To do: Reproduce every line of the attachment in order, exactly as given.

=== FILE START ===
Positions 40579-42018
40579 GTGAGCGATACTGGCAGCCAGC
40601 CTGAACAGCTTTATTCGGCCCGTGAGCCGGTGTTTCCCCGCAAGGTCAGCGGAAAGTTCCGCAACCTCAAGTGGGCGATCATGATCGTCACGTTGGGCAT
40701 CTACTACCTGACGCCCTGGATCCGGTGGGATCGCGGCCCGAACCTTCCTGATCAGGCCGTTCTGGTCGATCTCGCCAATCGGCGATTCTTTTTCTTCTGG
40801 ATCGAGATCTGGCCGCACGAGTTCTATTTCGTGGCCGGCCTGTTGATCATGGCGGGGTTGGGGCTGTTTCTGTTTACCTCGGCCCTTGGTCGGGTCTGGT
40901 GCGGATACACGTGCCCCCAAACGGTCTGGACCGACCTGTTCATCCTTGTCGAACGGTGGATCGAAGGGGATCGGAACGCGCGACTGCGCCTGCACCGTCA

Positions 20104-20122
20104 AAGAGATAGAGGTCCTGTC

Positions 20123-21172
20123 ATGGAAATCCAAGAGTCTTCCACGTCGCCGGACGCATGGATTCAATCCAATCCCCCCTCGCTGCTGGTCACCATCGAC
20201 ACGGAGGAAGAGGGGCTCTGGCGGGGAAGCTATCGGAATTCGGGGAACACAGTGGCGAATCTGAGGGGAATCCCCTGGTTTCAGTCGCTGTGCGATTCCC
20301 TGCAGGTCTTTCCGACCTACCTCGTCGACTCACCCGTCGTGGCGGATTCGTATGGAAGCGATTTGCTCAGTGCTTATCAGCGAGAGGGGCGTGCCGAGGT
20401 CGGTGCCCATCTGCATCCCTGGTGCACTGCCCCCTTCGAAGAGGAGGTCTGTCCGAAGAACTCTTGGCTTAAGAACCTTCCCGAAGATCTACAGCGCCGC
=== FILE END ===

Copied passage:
Positions 40579-42018
40579 GTGAGCGATACTGGCAGCCAGC
40601 CTGAACAGCTTTATTCGGCCCGTGAGCCGGTGTTTCCCCGCAAGGTCAGCGGAAAGTTCCGCAACCTCAAGTGGGCGATCATGATCGTCACGTTGGGCAT
40701 CTACTACCTGACGCCCTGGATCCGGTGGGATCGCGGCCCGAACCTTCCTGATCAGGCCGTTCTGGTCGATCTCGCCAATCGGCGATTCTTTTTCTTCTGG
40801 ATCGAGATCTGGCCGCACGAGTTCTATTTCGTGGCCGGCCTGTTGATCATGGCGGGGTTGGGGCTGTTTCTGTTTACCTCGGCCCTTGGTCGGGTCTGGT
40901 GCGGATACACGTGCCCCCAAACGGTCTGGACCGACCTGTTCATCCTTGTCGAACGGTGGATCGAAGGGGATCGGAACGCGCGACTGCGCCTGCACCGTCA

Positions 20104-20122
20104 AAGAGATAGAGGTCCTGTC

Positions 20123-21172
20123 ATGGAAATCCAAGAGTCTTCCACGTCGCCGGACGCATGGATTCAATCCAATCCCCCCTCGCTGCTGGTCACCATCGAC
20201 ACGGAGGAAGAGGGGCTCTGGCGGGGAAGCTATCGGAATTCGGGGAACACAGTGGCGAATCTGAGGGGAATCCCCTGGTTTCAGTCGCTGTGCGATTCCC
20301 TGCAGGTCTTTCCGACCTACCTCGTCGACTCACCCGTCGTGGCGGATTCGTATGGAAGCGATTTGCTCAGTGCTTATCAGCGAGAGGGGCGTGCCGAGGT
20401 CGGTGCCCATCTGCATCCCTGGTGCACTGCCCCCTTCGAAGAGGAGGTCTGTCCGAAGAACTCTTGGCTTAAGAACCTTCCCGAAGATCTACAGCGCCGC